$$\therefore \: \frac{dE_{k,total}}{dt}=I_{eff}(\frac{d\Omega }{dt})(\frac{\frac{d\Omega }{dt}}{d\Omega })=I_{eff}(\frac{d^{2}\Omega }{dt^{2}})=I_{eff}\alpha =\tau _{net}$$

Now I can see why the right-hand side of my net torque equation was wrong, the true effective moment of inertia is
$$I_{eff}=M(4R)^{2}+(\frac{2}{5}MR^{2})(\mathbf{4})^{2}$$
The factor 4 is the key point...

But when I plug it in the net torque equation, I found I'm still wrong.
$$[-Mg\times 4Rsin(\Omega )]+[\frac{2}{7}Mgsin(\Omega )\times 5R]=[m(4R)^{2}+(\frac{2}{5}mR^{2})(\mathbf{4})^{2}](\frac{d^{2}\Omega }{dt^{2}})$$
$$\therefore \: -\frac{18}{7}MgRsin(\Omega )=\frac{112}{5}MR^{2}(\frac{d^{2}\Omega }{dt^{2}})$$
$$\therefore \: -\frac{45g}{392R}\Omega \approx (\frac{d^{2}\Omega }{dt^{2}})$$
$$\therefore \: T\approx 2\pi \sqrt{\frac{392R}{45g}}=2\pi \sqrt{\frac{43.\bar{5}R}{5g}}$$

That means my static frictional force is wrong, but why?....

Thanks a lot!!!!

edit:

If I calculate the "right static frictional force", then ..

$$[-Mg\times 4Rsin(\Omega )]+[+f_{s}\times 5R]=(\frac{112}{5}MR^{2})\frac{d^{2}\Omega }{dt^{2}}$$
$$\because \: T=2\pi \sqrt{\frac{28R}{5g}}\: \therefore \: -\frac{5g}{28R}\Omega \approx \frac{d^{2}\Omega }{dt^{2}}$$
$$\therefore \: \frac{-20Mg\Omega +25f_{s}}{112MR}=-\frac{5g}{28R}\Omega$$
$$\therefore \: f_{s}=0$$

That is to say, the net torque about the center of mass of the ball is zero so that its acceleration should be zero. Why?....

Last edited: Feb 19, 2015
7. Feb 20, 2015

### ehild

It is difficult to follow your derivations. It would be better to use the CM frame of reference.
You also need to show what is the direction of motion of the centre of the ball, and what is the direction of its rotation about the centre.

The ball moves to the right and upward, and rotates about its centre clockwise with angular speed ω. fs has to decelerate rotation, so it points in the direction of the red arrow.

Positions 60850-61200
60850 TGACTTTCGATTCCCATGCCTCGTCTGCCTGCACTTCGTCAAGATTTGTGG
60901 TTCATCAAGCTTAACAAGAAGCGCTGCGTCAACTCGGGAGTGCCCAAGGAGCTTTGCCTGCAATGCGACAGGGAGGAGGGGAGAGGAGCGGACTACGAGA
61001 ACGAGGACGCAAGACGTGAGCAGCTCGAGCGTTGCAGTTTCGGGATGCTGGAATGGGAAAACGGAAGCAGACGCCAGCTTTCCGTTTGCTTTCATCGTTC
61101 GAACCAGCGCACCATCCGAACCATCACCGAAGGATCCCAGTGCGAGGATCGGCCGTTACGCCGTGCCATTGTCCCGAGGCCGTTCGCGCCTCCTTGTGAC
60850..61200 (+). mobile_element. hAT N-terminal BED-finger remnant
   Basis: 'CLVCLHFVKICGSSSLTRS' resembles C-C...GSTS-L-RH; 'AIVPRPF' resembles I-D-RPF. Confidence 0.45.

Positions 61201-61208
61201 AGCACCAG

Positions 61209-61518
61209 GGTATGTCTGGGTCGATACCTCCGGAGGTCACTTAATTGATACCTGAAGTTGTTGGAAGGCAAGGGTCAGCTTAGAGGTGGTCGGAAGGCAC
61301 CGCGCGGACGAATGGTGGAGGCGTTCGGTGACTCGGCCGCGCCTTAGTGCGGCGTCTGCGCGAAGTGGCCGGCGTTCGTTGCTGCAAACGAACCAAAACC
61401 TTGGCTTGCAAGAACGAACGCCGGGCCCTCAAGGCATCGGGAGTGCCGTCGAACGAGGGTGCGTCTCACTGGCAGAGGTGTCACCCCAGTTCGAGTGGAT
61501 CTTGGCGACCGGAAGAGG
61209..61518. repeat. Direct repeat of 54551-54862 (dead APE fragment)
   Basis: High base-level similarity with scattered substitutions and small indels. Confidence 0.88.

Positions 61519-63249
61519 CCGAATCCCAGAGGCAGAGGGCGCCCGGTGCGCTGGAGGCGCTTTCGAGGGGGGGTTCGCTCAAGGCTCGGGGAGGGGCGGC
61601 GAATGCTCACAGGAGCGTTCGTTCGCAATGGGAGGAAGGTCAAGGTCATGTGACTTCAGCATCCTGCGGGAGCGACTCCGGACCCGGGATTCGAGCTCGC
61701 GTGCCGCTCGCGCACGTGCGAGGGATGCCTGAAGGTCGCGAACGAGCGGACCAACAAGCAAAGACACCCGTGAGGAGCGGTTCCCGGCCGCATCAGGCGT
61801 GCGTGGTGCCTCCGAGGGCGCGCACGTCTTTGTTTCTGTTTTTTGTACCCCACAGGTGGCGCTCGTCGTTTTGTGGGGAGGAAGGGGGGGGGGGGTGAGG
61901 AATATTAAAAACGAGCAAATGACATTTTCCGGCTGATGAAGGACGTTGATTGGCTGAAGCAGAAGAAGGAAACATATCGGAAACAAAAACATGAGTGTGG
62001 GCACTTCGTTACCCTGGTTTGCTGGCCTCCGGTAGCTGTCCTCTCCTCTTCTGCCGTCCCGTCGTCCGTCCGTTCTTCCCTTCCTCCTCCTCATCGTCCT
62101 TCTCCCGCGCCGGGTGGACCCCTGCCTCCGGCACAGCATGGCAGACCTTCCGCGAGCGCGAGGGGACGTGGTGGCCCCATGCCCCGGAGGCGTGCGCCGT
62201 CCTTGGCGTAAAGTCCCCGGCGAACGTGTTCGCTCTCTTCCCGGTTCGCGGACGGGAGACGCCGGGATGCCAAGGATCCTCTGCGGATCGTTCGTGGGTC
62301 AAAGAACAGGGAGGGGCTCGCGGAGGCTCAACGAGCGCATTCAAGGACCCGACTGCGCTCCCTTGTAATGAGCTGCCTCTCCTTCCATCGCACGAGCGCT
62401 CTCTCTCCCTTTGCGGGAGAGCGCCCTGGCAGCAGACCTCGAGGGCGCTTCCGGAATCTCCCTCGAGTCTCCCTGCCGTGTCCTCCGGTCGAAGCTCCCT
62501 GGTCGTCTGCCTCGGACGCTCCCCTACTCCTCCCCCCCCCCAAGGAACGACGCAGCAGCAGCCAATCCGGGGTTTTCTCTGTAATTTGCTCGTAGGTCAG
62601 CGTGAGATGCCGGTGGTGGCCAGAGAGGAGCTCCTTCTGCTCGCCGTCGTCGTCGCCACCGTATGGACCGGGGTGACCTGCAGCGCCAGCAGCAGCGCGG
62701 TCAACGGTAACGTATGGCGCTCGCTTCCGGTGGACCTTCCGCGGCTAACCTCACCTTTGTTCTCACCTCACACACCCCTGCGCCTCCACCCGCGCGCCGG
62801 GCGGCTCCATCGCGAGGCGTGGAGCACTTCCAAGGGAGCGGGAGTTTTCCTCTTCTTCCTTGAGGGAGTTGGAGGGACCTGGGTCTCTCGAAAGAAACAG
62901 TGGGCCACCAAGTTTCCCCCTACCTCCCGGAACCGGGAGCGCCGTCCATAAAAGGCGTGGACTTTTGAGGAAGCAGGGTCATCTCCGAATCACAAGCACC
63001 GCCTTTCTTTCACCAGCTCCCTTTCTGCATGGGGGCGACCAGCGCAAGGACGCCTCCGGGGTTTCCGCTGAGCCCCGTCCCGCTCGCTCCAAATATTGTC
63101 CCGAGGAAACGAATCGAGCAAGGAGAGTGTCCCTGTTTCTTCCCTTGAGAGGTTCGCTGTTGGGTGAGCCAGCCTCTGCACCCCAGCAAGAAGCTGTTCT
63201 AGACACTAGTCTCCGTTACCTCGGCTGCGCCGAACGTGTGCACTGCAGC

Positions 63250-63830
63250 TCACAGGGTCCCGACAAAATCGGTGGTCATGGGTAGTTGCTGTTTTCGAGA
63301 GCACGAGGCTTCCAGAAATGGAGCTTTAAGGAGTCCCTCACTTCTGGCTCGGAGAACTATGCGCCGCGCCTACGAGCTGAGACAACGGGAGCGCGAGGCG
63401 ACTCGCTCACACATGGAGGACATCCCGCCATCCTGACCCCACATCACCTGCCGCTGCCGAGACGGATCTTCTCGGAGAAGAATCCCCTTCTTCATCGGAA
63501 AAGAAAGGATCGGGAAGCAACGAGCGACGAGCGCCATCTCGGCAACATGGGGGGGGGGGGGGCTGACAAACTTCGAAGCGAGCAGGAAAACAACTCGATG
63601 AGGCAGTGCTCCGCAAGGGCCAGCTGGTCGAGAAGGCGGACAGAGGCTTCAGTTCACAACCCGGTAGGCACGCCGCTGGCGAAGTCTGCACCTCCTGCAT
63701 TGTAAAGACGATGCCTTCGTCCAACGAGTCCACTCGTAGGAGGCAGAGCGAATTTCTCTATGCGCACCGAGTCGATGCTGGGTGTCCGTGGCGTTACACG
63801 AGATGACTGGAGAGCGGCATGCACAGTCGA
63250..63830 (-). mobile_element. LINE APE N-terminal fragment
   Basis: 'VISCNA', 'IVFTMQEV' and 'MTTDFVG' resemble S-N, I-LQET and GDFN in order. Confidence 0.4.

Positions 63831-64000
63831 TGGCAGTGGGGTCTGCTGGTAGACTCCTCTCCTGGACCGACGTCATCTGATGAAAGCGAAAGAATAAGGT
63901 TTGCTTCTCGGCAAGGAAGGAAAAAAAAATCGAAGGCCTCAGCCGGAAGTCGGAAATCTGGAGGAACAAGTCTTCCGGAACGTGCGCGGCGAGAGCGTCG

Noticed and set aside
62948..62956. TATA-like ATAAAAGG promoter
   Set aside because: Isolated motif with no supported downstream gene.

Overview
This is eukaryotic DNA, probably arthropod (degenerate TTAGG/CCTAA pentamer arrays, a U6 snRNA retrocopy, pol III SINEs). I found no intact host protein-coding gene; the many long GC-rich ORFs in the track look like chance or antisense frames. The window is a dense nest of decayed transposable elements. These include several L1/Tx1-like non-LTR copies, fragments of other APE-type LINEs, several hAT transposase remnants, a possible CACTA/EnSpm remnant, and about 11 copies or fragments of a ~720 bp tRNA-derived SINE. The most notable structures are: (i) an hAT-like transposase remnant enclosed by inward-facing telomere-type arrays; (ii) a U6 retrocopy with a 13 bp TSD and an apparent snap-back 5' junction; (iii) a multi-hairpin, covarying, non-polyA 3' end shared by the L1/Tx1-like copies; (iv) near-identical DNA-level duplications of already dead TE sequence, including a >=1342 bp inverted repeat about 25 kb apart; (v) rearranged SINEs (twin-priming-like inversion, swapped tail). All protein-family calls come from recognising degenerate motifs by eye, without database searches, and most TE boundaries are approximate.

Equation for the motion of the CM:
$M 4R\frac {d^2\Omega}{dt^2}=-Mgsin \Omega+f_s$

Equation for the rotation about the CM
$f_sR=-I \frac{d\omega}{dt}$

Rolling condition $Rω=4R\frac{d\Omega}{dt} \rightarrow \frac{d\omega}{dt}=4\frac{d^2\Omega}{dt^2}$

and I=2/5 MR2.

From the equation above you get $\frac{d^2\Omega}{dt^2}=-\frac{5g}{28R}\Omega$ for Ω small, and fs is certainly not zero for Ω≠0.

8. Feb 20, 2015

### Quantum Defect

Another approach, is to use an equation for (conservation of) energy:

1/2 M(v_com)^2 + 1/2 I omega^2 + Mg(h_com) = Mgh_max

use:
v_com = 4R dOmega/dt
omega = 4 dOmega/dt -- the 4 still puzzles me, seems like it should be 5R for the point of contact ??
h_com = 4R[1-cos (Omega) ]
I = 2/5 MR^2

Plug in the substitutions to get an expression solely in termos of Omega and dOmega/dt.

Take d/dt and use the fact that sin(x) = x for small x, and you will get an expression for simple harmonic motion with the period given above...

9. Feb 20, 2015

### Jediknight

oh man, I think its time to get out the pencil and paper...this seems beyond me but only includes concepts i've covered-so in short its sure to be on the test

so you know your answer in the first post that your trying to show is right, right

I gotta work through this before I help mush, but I know when gravity and shm are involved its usually because sin(θ)≈(θ) at small angles (I guess the last post already said that)

sorry if this seems off topic, a good practice question can be hard to come by so I just always like to give thanks

10. Feb 20, 2015

### haruspex

Sorry for the delay in replying. It took a while to figure out the flaw in your method.
In effct, you double-counted the frictional force. We need to understand what your calculated "effective moment of inertia" represents.
Forget gravity for the moment and imagine the ball as mounted on the end of a rod pivoted at the trough centre of curvature. Some agent applies a torque to the rod and observes the angular acceleration that results. This ratio is your effective moment of inertia. The agent is unconcerned with what is going on at the bottom of the rod.
So, when writing the left hand side of your equation, you should not subtract the torque of the frictional force from the applied torque. The effect of that force is already acounted for in the calculation of the effective moment of inertia.